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"Being then and there evil disposed and wicked persons did unlawfully on the fifth day of July in the year of our Lord one thousand nine hundred and thirty-four, conspire, confederate and agree together to enforce the collection and payment of moneys alleged to be due from divers persons to the said Continental Purchasing Company, a corporation, by means of intimidation, force, coercion oppression and threats to do civil injury."
The indictment then charges that pursuant to the unlawful agreement, in execution of it, and to effect its objects, the defendants "unjustifiably" coerced, intimidated, harassed, threatened, oppressed and embarrassed certain persons named; and further that under threat of arrest and imprisonment, the defendants "unlawfully" exacted and extorted sums of money and other valuable articles, not due to the defendants, from certain persons named, and that in execution of the conspiracy, one of the defendants caused the arrest and imprisonment of a victim of the conspiracy to the degradation of his reputation and character. Certainly, taken as a whole, the indictment alleges and shows the combination to have been an unlawful one; that the object and the means were unlawful; and that the effect was injurious and oppressive to individuals in such a degree and magnitude, and the confederacy was so formidable in character as to constitute a criminal conspiracy, irrespective of the existence or nonexistence of criminality either in the purpose or the means.
The next point is that it was error for the trial judge to refuse to strike from the indictment the words "being then and there evil disposed and wicked persons did unlawfully conspire," &c. We think not. The use of such verbiage in an indictment for conspiracy as descriptive of the crime and the motive, intent and state of mind of the defendants, has the sanction of long practice, and rightly so. State v. Flynn, 76 N.J.L. 473.
The next point is that the trial judge erred in refusing to strike from the indictment certain language in the overt acts charged because they say it was surplusage. We think not.
Although at common law no overt act is necessary to constitute the offense of conspiracy (12 C.J. 549); such acts
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may be charged by way of aggravation (12 C.J. 624), and an indictment is not vitiated by the particularity with which the overt act is set forth, if the charge of conspiracy of itself is sufficient. 12 C.J. 625.
The next point is that the court erred in admitting evidence of overt acts other than those pleaded in the indictment.
We think not. The rule is that on the trial of an indictment under the common law for unlawfully conspiring to collect money by unlawful and oppressive means, testimony tending to prove other acts of the defendants towards persons other than those mentioned in the indictment, in pursuance of the unlawful agreement, which acts were similar in character and occurred during the same period of time, is properly admissible in evidence for the purpose of establishing the evil intent, design and purpose of the defendants involved, and where, as here, such acts are a part of the same plan or were induced by the same motive. State v. Taylor, 92 N.J.L. 135; State v. Young, 37 Id. 184; 12 C.J. 637, and cases cited. Evidence of overt acts of the conspirators indicating a common intent and purpose is competent to show the existence of the conspiracy. State v. Greenberg, 105 N.J.L. 383.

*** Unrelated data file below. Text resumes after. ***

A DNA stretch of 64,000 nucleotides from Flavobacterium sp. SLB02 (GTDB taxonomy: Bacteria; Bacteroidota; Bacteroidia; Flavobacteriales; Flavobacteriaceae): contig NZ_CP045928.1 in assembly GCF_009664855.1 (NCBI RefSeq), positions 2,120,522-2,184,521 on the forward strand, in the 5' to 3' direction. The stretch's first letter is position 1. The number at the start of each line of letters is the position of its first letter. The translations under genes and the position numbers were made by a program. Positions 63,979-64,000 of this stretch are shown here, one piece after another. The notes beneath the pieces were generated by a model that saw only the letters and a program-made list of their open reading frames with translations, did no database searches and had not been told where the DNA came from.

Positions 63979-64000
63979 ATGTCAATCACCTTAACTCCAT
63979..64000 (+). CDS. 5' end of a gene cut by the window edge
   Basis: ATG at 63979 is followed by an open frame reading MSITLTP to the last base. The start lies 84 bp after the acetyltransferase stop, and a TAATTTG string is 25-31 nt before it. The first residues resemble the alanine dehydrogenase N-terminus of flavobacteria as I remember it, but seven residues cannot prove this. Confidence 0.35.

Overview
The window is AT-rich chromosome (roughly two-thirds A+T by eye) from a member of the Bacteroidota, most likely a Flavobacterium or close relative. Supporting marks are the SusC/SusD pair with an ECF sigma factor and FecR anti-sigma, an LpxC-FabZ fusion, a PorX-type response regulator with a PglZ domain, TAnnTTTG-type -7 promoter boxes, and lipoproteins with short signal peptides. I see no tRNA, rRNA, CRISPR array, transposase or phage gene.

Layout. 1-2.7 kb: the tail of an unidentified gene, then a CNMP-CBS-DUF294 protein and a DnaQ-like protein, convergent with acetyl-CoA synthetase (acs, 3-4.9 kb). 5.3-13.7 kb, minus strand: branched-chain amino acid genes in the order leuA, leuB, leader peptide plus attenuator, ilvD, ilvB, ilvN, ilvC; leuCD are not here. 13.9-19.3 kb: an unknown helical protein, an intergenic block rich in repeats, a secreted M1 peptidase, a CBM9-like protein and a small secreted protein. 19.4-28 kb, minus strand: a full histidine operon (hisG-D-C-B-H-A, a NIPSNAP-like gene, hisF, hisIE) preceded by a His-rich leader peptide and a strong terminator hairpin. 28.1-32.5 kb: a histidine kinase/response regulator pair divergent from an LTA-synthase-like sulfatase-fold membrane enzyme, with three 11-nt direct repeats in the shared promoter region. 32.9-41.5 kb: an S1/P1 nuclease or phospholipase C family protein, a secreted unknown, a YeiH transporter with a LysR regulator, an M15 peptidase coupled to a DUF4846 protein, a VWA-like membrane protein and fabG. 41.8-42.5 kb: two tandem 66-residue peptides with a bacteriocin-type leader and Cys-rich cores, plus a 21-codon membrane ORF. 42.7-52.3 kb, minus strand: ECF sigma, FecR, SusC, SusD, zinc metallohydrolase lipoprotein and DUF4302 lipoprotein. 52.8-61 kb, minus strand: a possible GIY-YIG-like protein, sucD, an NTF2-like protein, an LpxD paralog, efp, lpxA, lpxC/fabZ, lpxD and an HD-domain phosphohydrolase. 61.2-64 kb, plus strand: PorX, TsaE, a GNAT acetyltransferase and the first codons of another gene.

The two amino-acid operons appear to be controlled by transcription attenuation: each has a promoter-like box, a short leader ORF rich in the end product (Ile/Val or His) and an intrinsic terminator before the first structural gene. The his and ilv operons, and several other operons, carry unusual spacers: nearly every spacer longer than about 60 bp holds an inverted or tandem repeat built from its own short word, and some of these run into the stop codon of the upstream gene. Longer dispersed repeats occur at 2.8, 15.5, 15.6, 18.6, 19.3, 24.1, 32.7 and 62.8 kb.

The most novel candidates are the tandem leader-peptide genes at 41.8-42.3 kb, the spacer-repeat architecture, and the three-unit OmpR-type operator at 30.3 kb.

The next point is that the indictment is duplicitous, and that it was error to deny motions to quash prior to and at the end of the trial, and to deny motions for acquittal at the end of the state's case.
The argument is that each overt act charged was a separate offense. Not so. Overt acts in a conspiracy indictment are not in themselves offenses charged, but events incidental to the conspiracy. A combination to commit several crimes is a single offense. State v. Profita, 114 N.J.L. 334.
The next point is that there was error in the admission of testimony by Landmesser and Van Volken as to the consequences of the defendants' oppressive and unlawful conduct towards them.
A sufficient answer is that the testimony was in substantiation of the charges in the indictment, and was relevant, and was properly admitted to show aggravation, particularly where, as here, it relates to the consequences of the conspiracy
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for which defendants were on trial. State v. Mayberry, 48 Me. 218; Whar. Crim. Pro. (10 th ed.) § 521; Feldman v. Branfman, 111 N.J.L. 37.
The next point alleges error in two respects, (a) refusal of a mistrial because of the prosecutor's remarks in his summation as to the use of red seals on documents and notices used by the defendants, and (b) the court's charge as to the use of such red seals, and refusal to charge as requested thereon.
The prosecutor did comment on the use of red seals and perhaps mistakenly said that such use was illegal; but in view of the charge of the court we find no harmful error here. The court charged: "The use of that red seal in itself is not illegal or unlawful. However, that red seal is not necessary upon that document, and you may consider in deliberating upon this case whether or not in using a document -- the seal, if you want to consider the seal as a document -- in using the seal which, while it was not unlawful, was not necessary, whether or not that was part of the plan to do these things that are alleged in the indictment." That charge was proper in the circumstances and covered substantially the requests to charge in so far as they were proper.